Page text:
Weirdly enough I’ve been thinking about blogging a lot more recently than actually doing it. Life has been so very busy. So much so that with a reprieve from the hectic pace, I have kind of gone into a bit of hibernation recently. When I hibernate I think and when I think I usually end up writing it down. Here’s a little bit of what’s been buzzing around in my head.
I’ll admit that this is not my favourite time of year. I’m a borderline Scrooge. It irks me to think that people place way too much emphasis on the wrong things at Christmas time. It’s a holiday that seems to manifest the best and the worst of human nature as far as I can see. Lining up in the worst category, is all the pressure and obligation, all the mandatory gift giving and consumerism. Each year I listen to friends and colleagues stress about the gifts. What to buy for everyone; the cost, the line-ups. Others bitch about the pressures of spending time with relatives or family that one would rather not see. Obligatory gatherings. Awkwardness and bad feeling. I really don’t understand any of this. Buying a gift for someone or turning up to their gathering out of obligation doesn’t foster good will, especially if done under the cloud of resentment.
I know, from the work that my mother does with her programs helping the working poor and those marginalized in our society that many find this time of year particularly difficult. Feeling alone and scared; or with little food or money; perhaps unable to make ends meet or provide for your family; I can only imagine how distressing all the commercialism of Christmas must seem to them. How much would these people give to have the worries that many of the “haves” in society do. When just keeping food on your table is a primary concern, self indulgent whining seems trivial.
Christmas to me is about sharing – time with those we love and who love us, generosity to those who need us – stranger and friend, food and drink and frivolity, knowledge and stories and traditions passed along. But these are not things that in and of themselves need be limited to just Christmas time. While I thoroughly enjoy spending time with my family and friends over a nice meal, we do that a lot all year long. I like giving and receiving gifts, but I think birthdays are better suited for that. I think it’s important to think of your neighbours and those less fortunate, but not just once a year. I enjoy baking cookies, snow covered streets and the smell of pine, but view these as winter pleasures not limited to just one day. I appreciate the importance of marking the birth of Jesus but know that this gets lost in amongst all the shopping and holiday madness. As unpopular a notion as it may be, Christmas to me is not so special a time of year.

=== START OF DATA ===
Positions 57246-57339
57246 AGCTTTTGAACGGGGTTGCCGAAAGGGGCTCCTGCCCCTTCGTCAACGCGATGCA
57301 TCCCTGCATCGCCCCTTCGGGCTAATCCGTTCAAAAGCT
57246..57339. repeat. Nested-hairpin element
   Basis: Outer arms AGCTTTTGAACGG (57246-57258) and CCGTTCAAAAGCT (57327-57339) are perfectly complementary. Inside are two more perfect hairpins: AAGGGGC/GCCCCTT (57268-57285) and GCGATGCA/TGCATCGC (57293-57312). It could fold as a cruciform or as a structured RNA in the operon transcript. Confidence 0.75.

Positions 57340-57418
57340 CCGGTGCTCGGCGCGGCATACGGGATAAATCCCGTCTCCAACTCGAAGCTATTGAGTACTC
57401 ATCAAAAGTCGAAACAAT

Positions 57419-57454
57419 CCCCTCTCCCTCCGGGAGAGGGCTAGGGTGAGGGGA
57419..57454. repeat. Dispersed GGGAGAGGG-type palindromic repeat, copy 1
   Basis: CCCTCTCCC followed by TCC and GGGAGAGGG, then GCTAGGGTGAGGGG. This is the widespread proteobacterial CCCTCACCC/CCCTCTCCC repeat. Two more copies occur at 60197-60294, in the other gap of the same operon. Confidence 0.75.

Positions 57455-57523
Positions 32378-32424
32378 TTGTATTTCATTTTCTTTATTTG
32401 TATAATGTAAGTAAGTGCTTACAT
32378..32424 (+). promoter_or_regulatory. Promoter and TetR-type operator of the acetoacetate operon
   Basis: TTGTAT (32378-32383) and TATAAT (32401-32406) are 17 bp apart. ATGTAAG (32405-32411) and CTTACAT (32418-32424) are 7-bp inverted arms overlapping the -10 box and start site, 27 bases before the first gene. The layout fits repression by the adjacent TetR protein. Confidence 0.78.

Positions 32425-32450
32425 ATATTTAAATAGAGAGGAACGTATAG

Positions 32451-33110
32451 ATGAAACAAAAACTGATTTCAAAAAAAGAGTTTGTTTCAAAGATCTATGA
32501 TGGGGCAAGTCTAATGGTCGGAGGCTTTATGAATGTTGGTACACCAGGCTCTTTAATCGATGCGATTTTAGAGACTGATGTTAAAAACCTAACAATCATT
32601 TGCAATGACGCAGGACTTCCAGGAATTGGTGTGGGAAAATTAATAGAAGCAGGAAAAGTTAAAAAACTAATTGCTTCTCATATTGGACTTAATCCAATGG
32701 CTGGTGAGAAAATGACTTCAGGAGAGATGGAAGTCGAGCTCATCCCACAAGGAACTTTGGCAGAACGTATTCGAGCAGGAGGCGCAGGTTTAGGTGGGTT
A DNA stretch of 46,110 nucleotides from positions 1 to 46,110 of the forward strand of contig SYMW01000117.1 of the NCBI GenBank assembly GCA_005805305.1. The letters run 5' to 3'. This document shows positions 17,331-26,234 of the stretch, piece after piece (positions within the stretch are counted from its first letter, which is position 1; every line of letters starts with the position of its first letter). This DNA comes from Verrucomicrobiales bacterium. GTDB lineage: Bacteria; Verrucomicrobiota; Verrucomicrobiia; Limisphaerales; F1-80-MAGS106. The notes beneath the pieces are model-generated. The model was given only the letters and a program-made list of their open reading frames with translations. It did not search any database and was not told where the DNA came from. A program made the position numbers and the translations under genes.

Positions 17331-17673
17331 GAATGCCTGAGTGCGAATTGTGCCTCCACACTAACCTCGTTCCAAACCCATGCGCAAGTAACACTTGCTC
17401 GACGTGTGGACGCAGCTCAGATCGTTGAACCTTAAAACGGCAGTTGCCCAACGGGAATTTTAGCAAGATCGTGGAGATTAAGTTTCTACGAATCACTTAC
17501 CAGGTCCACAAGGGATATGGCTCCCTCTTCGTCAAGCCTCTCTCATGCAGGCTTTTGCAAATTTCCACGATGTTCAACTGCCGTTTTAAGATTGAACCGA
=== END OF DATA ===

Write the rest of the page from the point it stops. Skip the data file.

I wondered earlier, before writing this blog if perhaps I am just tired. November was a crazy month. I had two of my projects go live at work, successfully but not without their challenges. I spent every waking moment of the month trying to find time to write. I did so in my PJs late at night with laptop balanced on my knees and Murphy snoring away, at work on the few lunch breaks I took, at my local Starbucks for big blitzes and even on a go train ride to Mississauga. If that was not enough, I know I said “sit” more frequently than I can ever recall and have certainly spent a ton of time cleaning up pee and collecting dog toys from around the house. I ate more take out food and drank more coffee than I ever have; and after all that was incredibly proud and very relieved when I hit my 50,000 word mark and the month was over.
I immediately turned the writing energies over to wrapping up work and preparing for our annual Caring & Sharing program, an outreach event to families in need in the Mississauga area. This year we put together gifts, basic household needs, stockings and food baskets for over 115 families. With well over 100 volunteers, the program was a big success again this year and many people are better off through this winter season for the help they received. Here, is some of the best of human nature at work. Each year I am awed by the generosity of those who give and the dignity of those who receive.
With the Christmas charity event wrapped up for the year, my hibernation kicked into high gear yesterday. Off work now til the New Year, I have every intention of reading, sleeping and writing my way into 2010. I’ll visit with friends and neighbours as I do each year and share Christmas dinner with my family. I’ll see movies and hanging out with my puppies going for walks in the snow. I’ll think about the year that has passed and take stock, maybe even gather together a few notions for the coming year – Italy is sounding like a good idea when I say it out loud. As I think of the month of December what has been and what is left, I doubt I will find any Christmas spirit. I’m ok with that. I would prefer a continued feeling of good will towards man, woman, animal and the earth abound in me. I’ll leave Christmas to the elves.
- If who we are is what we do, then like most people, I am a mixed bag of personas. Writer, bookworm, friend, are what first come to mind. Equally apt would be potty mouth, dog walker, Guinness drinker, swimmer, storyteller, political animal, baker and proud Canadian. Mostly though, I consider myself simply insanely lucky to have a small posse of near and dear ones who put up with me and my curvy, creative, curly haired, opinionated self. I started this blog several years ago with the idea to challenge myself in a myriad of ways. Years in, despite the sporadic entries, I still like to muse about the absurdity of life, what inspires surprises and angers me, books and other entertainments, my menagerie, my travels and any other notion buzzing round in my head.